HENNINGSVÆR / The Edge of the World

Henningsvær / Lofoten Islands, Norway / February 2016

On the jaw-dropping beauty of the remote Lofoten Islands, lots of codfish, and light above the Arctic Circle.



The Lofoten Islands are one of the most beautiful places I’ve ever been. After a time I began to feel like a broken record, ooh-ing, aah-ing and oh my god, oh my god, look!-ing as we rounded every corner. The place eventually renders you speechless, muted in the same way a fresh snowfall brings a solemn hush to a landscape.

Scenic beauty comes in many forms. Some coasts are warm, sunny, and inviting;1 they look like they will coddle you with umbrella-festooned drinks and sanitize your brain of all unpleasant thoughts. Other coasts are wild, rugged, and intimidating; they seem imminently dangerous, and like they will force you to contemplate your fragile existence in the world. The Lofotens, of course, fall into the latter category.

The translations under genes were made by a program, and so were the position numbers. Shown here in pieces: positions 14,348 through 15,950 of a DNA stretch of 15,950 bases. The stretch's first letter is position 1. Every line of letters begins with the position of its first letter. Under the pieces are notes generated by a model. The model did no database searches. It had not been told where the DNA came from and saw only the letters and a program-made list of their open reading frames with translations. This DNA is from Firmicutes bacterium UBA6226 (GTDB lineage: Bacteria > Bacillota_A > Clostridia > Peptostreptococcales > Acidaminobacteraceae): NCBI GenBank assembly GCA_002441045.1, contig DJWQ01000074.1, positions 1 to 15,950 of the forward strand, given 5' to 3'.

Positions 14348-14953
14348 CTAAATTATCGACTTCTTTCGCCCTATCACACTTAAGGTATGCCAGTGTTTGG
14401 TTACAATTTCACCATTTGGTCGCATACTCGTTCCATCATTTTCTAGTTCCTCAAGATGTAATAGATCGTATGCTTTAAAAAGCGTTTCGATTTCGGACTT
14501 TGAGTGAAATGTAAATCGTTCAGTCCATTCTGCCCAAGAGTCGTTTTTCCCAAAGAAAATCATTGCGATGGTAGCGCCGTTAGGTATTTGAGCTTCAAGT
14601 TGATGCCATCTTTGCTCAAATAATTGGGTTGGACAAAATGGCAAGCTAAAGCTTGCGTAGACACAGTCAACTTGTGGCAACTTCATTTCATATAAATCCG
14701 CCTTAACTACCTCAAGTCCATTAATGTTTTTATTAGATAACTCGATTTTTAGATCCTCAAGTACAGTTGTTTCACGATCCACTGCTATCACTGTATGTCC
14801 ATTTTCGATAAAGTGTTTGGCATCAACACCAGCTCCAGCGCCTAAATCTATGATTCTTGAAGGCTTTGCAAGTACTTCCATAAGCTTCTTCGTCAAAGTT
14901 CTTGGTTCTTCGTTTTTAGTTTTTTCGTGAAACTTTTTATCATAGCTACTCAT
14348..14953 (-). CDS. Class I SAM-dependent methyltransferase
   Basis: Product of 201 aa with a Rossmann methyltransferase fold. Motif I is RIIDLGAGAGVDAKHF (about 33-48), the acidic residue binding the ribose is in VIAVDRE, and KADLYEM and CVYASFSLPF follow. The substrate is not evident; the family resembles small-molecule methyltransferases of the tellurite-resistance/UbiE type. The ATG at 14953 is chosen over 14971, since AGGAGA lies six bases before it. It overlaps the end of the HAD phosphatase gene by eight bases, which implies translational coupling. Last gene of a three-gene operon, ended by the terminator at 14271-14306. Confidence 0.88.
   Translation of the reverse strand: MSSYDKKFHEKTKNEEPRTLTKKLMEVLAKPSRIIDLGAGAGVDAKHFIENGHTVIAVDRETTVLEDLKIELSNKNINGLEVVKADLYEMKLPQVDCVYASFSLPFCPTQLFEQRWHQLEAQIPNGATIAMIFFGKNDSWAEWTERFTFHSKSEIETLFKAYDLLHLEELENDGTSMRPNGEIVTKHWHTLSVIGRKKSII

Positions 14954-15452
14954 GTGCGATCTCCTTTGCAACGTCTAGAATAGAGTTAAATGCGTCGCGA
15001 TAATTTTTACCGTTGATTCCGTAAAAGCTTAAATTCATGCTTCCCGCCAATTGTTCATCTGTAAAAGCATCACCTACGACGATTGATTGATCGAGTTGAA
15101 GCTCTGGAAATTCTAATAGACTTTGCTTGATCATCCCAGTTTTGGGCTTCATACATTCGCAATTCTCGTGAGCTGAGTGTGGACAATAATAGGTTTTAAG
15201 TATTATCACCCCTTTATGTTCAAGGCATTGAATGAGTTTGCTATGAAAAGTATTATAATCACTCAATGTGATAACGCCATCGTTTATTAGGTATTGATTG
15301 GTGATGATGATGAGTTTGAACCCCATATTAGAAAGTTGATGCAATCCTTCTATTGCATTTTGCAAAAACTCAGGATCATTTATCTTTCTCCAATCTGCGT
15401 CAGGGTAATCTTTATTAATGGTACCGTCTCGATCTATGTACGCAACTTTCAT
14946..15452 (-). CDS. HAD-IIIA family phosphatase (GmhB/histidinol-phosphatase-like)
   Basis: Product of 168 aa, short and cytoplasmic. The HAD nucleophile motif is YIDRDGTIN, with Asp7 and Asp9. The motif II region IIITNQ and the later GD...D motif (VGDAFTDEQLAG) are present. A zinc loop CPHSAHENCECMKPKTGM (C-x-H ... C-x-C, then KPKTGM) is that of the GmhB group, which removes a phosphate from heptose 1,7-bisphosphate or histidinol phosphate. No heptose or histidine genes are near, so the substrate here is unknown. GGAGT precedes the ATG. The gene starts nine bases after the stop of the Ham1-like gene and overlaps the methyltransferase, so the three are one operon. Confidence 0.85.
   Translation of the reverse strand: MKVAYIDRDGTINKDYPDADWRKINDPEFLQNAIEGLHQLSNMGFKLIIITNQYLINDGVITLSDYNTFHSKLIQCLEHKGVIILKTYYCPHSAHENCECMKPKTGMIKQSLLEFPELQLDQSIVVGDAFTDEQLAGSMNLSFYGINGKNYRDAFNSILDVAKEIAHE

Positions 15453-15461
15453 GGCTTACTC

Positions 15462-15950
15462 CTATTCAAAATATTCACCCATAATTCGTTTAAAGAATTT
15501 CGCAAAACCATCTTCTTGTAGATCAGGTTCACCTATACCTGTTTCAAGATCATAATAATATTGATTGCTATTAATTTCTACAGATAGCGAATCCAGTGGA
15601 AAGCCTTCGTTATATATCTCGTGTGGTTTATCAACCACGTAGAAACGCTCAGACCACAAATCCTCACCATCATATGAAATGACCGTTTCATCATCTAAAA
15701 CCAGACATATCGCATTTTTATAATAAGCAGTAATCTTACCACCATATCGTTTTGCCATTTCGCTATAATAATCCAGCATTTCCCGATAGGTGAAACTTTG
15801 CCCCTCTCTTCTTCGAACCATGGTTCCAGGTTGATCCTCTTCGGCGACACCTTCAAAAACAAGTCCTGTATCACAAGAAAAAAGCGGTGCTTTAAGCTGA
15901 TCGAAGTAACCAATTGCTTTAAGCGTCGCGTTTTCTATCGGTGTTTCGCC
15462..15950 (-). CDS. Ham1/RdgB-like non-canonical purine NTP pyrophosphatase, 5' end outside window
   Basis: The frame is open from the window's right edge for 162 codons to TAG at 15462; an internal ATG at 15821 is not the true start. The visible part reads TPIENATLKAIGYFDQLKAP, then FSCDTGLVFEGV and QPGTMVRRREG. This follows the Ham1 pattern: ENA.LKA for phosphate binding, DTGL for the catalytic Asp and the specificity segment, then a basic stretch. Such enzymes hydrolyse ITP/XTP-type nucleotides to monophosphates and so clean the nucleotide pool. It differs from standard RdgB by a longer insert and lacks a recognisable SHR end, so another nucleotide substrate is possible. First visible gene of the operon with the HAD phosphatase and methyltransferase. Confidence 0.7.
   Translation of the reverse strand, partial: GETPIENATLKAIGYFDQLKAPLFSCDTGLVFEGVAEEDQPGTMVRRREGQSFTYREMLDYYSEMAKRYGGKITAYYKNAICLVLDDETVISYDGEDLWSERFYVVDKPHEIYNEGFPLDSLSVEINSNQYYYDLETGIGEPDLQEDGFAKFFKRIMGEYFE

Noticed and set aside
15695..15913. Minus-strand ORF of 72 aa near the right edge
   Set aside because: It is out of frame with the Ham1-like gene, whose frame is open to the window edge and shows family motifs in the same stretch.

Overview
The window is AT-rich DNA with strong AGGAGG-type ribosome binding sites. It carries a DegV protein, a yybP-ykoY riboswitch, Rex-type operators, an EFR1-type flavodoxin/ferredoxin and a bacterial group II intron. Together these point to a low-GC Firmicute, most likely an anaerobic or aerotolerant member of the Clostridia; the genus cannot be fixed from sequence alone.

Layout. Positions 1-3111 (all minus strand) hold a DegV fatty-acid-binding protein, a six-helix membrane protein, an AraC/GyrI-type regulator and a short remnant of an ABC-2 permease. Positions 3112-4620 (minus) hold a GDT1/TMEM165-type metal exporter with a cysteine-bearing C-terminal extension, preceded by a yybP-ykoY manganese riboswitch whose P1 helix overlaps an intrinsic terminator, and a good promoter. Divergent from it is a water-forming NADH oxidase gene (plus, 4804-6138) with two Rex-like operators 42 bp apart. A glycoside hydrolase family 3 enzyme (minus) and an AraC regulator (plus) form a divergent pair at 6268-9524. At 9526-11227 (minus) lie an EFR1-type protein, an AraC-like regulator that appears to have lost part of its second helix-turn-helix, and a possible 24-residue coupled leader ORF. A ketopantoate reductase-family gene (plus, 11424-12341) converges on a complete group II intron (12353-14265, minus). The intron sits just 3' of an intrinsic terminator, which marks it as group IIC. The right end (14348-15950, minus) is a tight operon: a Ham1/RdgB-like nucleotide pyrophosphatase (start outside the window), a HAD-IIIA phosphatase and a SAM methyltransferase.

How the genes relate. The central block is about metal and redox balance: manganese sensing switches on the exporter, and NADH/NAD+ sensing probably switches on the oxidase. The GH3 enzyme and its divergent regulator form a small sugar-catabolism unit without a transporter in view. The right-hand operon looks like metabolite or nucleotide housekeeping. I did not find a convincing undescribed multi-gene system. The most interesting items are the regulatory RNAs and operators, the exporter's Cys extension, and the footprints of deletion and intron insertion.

Forged by glaciers during the last Ice Age some 10,000 years ago, the Lofotens are home to Europe’s oldest mountains – the “Lofoten Wall”, which ranges from 800 to 1,000 meters high. Legend has it the Lofotens were created by Thor throwing handfuls of rocks into the sea,2and according to Norse folklore, the mountains are rife with trolls and Valkyries (female spirits who escorted slain warriors to the underworld). Viking history runs deep in the area, which you can tell just by looking at the epic landscape.